Lakeside coach had misconduct complaint at Beachwood High School


SAYBROOK TOWNSHIP — Jon Mannarino, the Lakeside High School boys basketball coach accused of hitting and shoving one of his players, was also the subject of a misconduct complaint in 2018 as coach of the Beachwood High basketball team.

Beachwood City Schools records show he violated the school’s bullying policy by using vulgar language to admonish the team and individual players. The records also said he drew a picture of female genitalia on a white board to illustrate his crass reference to the team’s effort.

Beachwood declined to renew his annual contract on April 10, 2018, following an internal harassment investigation. The school also sent a complaint of “educator misconduct” to the Ohio Department of Education’s Office of Professional Conduct, although there is no history of any action on the complaint, said Mandy Minick, an ODE spokesperson.

“Mr. Mannarino’s actions are unbefitting a Beachwood City Schools employee, one to whom we entrust our student athletes for leadership and guidance,” concluded Beachwood Schools Superintendent Robert P. Hardis. “He has lost the respect of his players and their parents. He has forfeited his credibility as a coach of young people.”

Mannarino coached the Beachwood High basketball team for four seasons, from 2013-14 to 2017-2018, two years as an assistant and the final two years as the head coach. He later was an assistant coach for one season at the private Hawken School in Gates Mills before becoming Lakeside’s head coach this season.

The Star Beacon obtained Mannarino’s Beachwood records through a public-records request of the school district.

Mark Potts, Ashtabula Area City Schools Superintendent, said he had been assured Mannarino “was carefully vetted” before he was hired at Lakeside in June.

Contacted by the newspaper by phone, Mannarino said he did not want to comment on the accusations against him “until everything gets cleared up.”

Mannarino, 31, was placed on unpaid leave when Michelle Henton, the mother of Lakeside basketball player Brandon Ford, 17, filed a complaint Jan. 14 with the Ashtabula County Sheriff, accusing Mannarino of assaulting her son on Dec. 26, 2019, during a practice. Mannarino also is on leave from his position as a AACS tutor.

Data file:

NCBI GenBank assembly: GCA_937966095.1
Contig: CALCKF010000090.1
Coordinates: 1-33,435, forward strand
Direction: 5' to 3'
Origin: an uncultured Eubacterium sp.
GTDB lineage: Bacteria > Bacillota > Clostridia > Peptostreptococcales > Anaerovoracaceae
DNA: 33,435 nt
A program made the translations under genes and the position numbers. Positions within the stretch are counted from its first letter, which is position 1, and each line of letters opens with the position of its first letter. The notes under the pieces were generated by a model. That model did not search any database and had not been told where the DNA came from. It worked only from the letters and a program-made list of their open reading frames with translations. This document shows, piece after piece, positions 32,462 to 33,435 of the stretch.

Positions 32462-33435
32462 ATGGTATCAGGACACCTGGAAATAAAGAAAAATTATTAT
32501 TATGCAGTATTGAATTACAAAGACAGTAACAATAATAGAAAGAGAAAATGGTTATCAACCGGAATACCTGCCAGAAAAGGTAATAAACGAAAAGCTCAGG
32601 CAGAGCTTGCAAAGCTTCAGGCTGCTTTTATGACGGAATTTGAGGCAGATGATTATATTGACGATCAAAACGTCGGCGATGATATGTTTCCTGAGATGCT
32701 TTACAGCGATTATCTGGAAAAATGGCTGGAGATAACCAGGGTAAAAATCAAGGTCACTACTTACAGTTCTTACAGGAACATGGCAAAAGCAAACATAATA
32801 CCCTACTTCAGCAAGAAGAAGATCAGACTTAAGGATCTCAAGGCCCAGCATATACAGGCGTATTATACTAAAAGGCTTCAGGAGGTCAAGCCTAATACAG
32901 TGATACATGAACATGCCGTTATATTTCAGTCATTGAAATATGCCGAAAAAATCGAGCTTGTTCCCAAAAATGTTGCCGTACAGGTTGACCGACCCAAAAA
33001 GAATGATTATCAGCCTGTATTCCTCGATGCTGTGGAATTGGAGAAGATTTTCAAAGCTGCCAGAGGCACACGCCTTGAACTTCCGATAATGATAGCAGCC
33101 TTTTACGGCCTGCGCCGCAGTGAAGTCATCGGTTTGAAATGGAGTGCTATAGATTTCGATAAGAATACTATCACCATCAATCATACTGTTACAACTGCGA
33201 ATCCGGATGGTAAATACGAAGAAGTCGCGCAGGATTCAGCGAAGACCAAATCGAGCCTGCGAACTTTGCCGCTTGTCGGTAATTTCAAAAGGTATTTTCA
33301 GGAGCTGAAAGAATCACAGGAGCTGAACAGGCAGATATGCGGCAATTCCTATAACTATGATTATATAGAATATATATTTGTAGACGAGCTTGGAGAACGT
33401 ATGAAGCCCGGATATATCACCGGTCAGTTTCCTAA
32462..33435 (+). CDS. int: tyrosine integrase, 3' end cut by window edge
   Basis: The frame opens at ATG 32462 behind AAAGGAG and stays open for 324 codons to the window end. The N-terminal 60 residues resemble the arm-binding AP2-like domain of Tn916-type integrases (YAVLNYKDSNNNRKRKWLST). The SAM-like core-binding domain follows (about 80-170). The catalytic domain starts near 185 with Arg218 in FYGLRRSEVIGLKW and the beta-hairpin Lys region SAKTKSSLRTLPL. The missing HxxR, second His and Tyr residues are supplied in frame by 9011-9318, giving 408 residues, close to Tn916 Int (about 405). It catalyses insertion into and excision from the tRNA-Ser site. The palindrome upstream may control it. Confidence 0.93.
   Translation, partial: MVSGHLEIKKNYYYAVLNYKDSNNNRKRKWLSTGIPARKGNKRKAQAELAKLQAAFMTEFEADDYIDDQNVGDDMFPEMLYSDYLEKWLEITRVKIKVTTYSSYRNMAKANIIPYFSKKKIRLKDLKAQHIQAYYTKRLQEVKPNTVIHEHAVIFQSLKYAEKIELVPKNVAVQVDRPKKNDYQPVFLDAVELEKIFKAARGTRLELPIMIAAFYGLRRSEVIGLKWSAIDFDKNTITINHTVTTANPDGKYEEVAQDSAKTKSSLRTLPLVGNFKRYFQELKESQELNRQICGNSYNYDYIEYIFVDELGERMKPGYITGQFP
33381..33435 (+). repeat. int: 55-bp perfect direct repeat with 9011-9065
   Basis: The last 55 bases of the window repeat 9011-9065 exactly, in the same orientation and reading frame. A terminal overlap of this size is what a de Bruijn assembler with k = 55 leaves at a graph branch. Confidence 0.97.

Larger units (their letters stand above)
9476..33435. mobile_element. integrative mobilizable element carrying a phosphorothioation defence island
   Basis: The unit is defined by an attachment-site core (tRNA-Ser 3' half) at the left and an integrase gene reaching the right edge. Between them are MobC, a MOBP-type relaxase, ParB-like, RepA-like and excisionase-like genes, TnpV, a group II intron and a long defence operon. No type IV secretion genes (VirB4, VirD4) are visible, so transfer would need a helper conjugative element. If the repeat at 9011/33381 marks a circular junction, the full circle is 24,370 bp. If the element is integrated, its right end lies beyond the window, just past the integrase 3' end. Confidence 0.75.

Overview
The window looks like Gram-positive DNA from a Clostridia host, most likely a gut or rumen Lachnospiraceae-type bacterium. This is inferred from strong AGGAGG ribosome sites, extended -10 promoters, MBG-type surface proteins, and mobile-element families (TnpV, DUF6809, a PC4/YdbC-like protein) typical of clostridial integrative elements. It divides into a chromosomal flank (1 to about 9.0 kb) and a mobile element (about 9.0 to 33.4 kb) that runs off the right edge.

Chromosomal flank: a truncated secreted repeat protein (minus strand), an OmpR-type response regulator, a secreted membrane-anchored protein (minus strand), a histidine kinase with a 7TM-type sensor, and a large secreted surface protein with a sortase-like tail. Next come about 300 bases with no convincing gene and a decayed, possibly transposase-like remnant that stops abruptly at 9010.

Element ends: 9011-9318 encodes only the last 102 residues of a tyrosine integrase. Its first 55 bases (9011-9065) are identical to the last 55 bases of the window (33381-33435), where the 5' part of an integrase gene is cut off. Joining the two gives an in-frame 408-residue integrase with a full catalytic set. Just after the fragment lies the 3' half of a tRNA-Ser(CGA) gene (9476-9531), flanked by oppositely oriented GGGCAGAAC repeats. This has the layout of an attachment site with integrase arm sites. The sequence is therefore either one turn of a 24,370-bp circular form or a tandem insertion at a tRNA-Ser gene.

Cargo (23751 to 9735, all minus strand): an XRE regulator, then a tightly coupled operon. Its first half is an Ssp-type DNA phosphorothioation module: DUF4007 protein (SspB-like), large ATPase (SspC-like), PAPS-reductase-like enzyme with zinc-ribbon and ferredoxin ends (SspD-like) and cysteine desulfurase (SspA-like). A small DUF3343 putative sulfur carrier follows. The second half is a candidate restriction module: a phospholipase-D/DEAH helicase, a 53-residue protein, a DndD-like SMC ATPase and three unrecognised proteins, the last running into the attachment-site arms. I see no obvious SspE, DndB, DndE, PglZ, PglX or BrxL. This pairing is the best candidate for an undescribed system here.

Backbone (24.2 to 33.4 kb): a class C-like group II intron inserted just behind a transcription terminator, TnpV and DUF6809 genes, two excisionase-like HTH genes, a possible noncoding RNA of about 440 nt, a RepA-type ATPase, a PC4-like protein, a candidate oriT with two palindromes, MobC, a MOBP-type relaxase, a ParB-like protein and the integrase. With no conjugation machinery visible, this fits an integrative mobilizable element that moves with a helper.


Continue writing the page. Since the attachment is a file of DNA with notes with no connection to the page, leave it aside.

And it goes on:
Sheriff’s Sgt. Scott Slocum looked into the complaint but thus far no action has been initiated by the Ashtabula City Solicitor.

Slocum interviewed Mannarino and Lakeside assistant coaches and players during his inquiry.

Slocum’s report stated Mannarino said Ford was “running his mouth” during the “very intense” practice session and he removed him from the gym temporarily to discuss his behavior.

Mannarino said he and Ford later participated in a team drill, when “things became extremely competitive” and Ford began “running his mouth again using inappropriate language.”

Slocum’s report said Mannarino acknowledges he elbowed and grabbed Ford with “no intention to hurt him.” The coach denied pushing or shoving Ford.

Slocum also interviewed Ford. His report said Ford didn’t remember if Mannarino grabbed him by the shirt. Ford also said the coach did not push or shove him and they were friends.

“It was obvious that Brandon Ford was evasive in being totally truthful,” Slocum wrote in his report.

Slocum interviewed several Lakeside players who were present during the practice. His report states they agreed it was a “competitive practice” and several said they saw Mannarino push Ford out the gym door. One said he heard Mannarino and Ford calling each other names, according to Slocum’s report.

An assistant Lakeside coach interviewed by Slocum said Mannarino hit Ford in the face and pushed him during the practice, during which, he added, Ford was “mouthing off.”

The coach also told the sheriff’s deputy he didn’t believe Mannarino intended to harm Ford.

Another coach said he didn’t see anything unusual that day and spoke highly of Mannarino, according to the report.

Slocum included the school’s video of the practice session with his report.

Henton viewed the video with Potts and a school board member the day before she filed her complaint with the sheriff, according to Slocum’s report. Henton said it showed Mannarino pushing her son and grabbing his shirt and then pushing him into the hallway, according to the report.

Mannarino is a 2007 graduate of Walsh Jesuit High School in Cuyahoga Falls. He graduated in 2011 from Thomas More University in Crestview Hills, Ky., with a degree in business administration.

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